I am losing track of the number

of attempts to find somebody who is competent and willing to provide a diagnosis.

Late last week ( Friday). I contacted the autism department of our state’s largest medical teaching school. The form required to be filled online included a space for explanation of my problem and what it was I wanted of the university.

The online form I filled out was set up in such a way that I could ask referral to psychology, neurology, or autism departments. It also gave an option for “I don’t know” ( which I want). I explained that I was elderly and was seeking autism diagnosis. The form asked name, email, and phone number and asked how I would like to be contacted.
I said that I would provide the mandatory phone number but because of processing and social issues my preferred method of contact was through email.

I enclosed a link to this blog which explains exactly why I want a diagnosis and how hard it has been to find somebody competent to do the necessary screening.
Monday afternoon we came home to a telephone message spoken rapidly by a soft voiced woman with some sort of speech impediment or speaking through a distorting phone speaker.. I had to listen to the message several times to understand what she said. ” She could answer all my questions, just call this number!”

I called yesterday morning to be confronted with an automated phone menu. This button for this department, this button to choose who to leave a message for, this button to call the operator… The caller had not left her full name, her title, or her extension number. I hung up.

After noon yesterday (Tuesday) I got a phone call from the same woman, a little easier to understand than her message if I listened very closely. I asked one or two very specific questions and was put on hold both times and made to listen to tinny wavery music of one finger plucking a piano very very slowly, to the point that i dreaded hearing the next note… I waited about 3 minutes the first time. No, there was no availability for such diagnostics there, but I could be referred.
Did they have anybody with experience in diagnosing the elderly for autism?
Any experience diagnosing or working with women? (I asked)
OH I was paying cash? My insurance was not acceptable (in system) for them but it would be around $2000. Just a moment please. (their focus seemed to be on getting payment rather than helping me get the services I needed, this is a rule rather than an anomaly, I am finding)

Back on hold. I hung up after 5 minutes. The plinky- tinny piano notes drove me to higher anxiety. Why in the world would they use that sort of music when putting somebody on hold for a psych department???? aaaugh!
She called back. It would be $3600 to get an assessment there, did I want to go ahead? No answer about my questions regarding experience, no answers regarding any of my own questions. No, never mind. “sorry about that”.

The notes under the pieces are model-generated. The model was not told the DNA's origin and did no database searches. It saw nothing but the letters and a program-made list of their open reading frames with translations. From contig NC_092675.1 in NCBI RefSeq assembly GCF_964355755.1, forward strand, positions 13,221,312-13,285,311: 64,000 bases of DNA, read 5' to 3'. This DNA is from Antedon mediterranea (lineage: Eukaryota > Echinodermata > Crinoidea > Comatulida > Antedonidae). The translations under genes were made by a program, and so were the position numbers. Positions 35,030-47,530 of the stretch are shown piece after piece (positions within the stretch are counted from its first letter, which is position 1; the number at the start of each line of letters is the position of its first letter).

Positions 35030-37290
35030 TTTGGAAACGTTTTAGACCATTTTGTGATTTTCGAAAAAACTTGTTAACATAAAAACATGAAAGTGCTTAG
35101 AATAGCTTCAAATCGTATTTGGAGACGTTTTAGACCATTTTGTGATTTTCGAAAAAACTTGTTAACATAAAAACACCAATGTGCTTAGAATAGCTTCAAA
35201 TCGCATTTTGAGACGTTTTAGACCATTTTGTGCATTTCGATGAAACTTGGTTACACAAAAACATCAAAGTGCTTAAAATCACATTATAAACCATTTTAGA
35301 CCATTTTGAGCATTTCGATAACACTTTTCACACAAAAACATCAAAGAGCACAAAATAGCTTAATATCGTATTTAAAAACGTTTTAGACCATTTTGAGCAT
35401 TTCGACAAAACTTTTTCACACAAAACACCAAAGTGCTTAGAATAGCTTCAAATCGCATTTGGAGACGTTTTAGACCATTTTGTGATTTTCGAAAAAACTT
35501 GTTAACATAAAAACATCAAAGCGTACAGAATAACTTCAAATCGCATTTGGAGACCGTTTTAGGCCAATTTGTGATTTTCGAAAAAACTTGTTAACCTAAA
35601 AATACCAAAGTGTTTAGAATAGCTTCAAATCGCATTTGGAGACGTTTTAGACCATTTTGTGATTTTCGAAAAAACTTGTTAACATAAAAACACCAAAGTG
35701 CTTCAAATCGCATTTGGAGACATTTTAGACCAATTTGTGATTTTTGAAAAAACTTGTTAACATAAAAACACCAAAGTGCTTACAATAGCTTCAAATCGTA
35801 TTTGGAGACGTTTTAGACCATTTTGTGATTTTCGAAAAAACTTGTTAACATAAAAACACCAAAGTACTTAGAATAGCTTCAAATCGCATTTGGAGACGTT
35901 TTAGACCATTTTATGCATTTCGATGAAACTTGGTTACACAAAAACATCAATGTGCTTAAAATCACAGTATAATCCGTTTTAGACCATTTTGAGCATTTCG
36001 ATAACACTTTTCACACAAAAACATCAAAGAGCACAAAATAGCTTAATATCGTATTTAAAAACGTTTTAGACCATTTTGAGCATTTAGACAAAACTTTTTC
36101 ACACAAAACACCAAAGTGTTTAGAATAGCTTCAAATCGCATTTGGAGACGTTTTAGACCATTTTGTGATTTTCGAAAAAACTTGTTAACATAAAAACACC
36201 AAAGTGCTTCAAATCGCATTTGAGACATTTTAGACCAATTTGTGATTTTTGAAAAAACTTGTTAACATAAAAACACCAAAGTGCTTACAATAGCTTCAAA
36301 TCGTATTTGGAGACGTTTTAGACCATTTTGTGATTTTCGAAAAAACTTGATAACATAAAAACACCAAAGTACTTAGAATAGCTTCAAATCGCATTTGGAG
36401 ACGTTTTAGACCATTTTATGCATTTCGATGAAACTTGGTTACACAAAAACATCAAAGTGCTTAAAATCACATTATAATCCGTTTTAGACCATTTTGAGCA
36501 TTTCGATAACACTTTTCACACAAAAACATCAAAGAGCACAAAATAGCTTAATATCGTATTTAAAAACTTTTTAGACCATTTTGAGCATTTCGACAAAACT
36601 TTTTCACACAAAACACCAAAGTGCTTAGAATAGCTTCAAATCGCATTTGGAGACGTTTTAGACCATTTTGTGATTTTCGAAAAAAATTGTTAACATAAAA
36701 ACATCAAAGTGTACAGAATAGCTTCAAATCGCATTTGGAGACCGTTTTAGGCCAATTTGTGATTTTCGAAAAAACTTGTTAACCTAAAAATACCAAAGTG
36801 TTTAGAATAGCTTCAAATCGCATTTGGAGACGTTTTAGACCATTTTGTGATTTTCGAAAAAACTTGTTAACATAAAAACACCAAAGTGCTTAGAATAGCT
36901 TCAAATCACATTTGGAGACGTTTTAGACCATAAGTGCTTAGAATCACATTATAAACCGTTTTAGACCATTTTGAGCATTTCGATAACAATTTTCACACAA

I am very frustrated ” sorry about that”
” You could try getting a referral from your doctor” ( Dr did not know of anybody nor did the huge medical association she works for have any Dr available for this).
“you could call your insurance company and they could recommend somebody” I had done this long ago and there was nobody in their system.
I said never mind, thanks, and just hung up the phone.
Another exercise in how to find somebody to help with diagnostic testing for autism. Or how not to. So frustrating and depressing. My autistic perseveration is coming in handy, I am not ready to give up yet.

I search the internet for hours, many days of the week, trying to find new (to me) information or perspectives on autism.
I recently came across a pdf. presentation from 2012 regarding the ageing autistic population and how the USA will be needing to prepare for us, about how to recognize us, and about those of the earlier generations who had no access to diagnosis as children or even young adults. I plan to contact the author of this pdf. It has almost everything which I want to cover and points I want to make in presentations. Perhaps if she is willing to spend a bit of time with me in discussion she will also have a name or two to refer me to for possible diagnosis. The search goes on. I grow tired. Time for a bit of self care, rest, and doing something completely different for a while.

One thought on “I am losing track of the number

  1. I can picture your opening statement in a speech being about how difficult it is/was to find/get a diagnosis. Would be a fitting way to describe the dark obscurity in which elderly autistic people live.

    Liked by 2 people

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